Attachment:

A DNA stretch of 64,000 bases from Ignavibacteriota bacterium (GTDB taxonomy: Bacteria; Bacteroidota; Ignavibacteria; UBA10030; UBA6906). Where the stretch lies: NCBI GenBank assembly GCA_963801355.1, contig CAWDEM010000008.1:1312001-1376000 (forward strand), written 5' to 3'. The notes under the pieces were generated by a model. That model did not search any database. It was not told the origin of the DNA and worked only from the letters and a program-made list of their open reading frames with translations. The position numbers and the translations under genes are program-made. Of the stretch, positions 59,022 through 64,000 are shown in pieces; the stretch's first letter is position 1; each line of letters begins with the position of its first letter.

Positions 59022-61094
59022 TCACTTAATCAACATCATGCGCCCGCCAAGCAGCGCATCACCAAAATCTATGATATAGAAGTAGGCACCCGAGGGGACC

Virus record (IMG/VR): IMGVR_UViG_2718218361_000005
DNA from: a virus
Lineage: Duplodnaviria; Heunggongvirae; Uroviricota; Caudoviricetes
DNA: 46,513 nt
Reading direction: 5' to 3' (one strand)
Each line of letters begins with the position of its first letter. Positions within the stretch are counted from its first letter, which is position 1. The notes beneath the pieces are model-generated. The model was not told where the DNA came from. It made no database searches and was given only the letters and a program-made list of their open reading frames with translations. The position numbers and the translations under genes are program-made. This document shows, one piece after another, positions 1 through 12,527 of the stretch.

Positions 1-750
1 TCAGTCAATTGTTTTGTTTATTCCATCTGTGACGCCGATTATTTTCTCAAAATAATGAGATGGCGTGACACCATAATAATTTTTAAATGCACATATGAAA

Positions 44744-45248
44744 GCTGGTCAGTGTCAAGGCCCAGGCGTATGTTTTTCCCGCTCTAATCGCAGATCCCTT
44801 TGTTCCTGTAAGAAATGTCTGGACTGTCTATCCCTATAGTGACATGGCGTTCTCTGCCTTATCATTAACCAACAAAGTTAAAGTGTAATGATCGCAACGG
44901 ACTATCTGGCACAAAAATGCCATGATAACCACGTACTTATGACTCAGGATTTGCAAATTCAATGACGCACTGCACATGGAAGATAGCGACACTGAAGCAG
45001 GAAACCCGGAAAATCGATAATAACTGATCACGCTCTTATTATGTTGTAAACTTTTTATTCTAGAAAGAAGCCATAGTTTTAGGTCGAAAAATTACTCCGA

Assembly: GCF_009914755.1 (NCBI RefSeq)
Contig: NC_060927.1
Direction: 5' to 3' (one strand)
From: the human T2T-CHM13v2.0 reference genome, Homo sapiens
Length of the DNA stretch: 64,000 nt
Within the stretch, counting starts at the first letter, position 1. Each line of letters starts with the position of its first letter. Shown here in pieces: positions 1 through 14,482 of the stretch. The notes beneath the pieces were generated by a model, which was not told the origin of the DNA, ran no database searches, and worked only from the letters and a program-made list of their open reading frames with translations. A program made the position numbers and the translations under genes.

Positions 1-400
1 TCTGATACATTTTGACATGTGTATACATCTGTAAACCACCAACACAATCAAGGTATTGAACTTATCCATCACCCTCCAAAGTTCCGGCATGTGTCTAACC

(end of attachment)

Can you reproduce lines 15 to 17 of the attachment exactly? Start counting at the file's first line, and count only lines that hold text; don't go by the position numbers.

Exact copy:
44901 ACTATCTGGCACAAAAATGCCATGATAACCACGTACTTATGACTCAGGATTTGCAAATTCAATGACGCACTGCACATGGAAGATAGCGACACTGAAGCAG
45001 GAAACCCGGAAAATCGATAATAACTGATCACGCTCTTATTATGTTGTAAACTTTTTATTCTAGAAAGAAGCCATAGTTTTAGGTCGAAAAATTACTCCGA

Assembly: GCF_009914755.1 (NCBI RefSeq)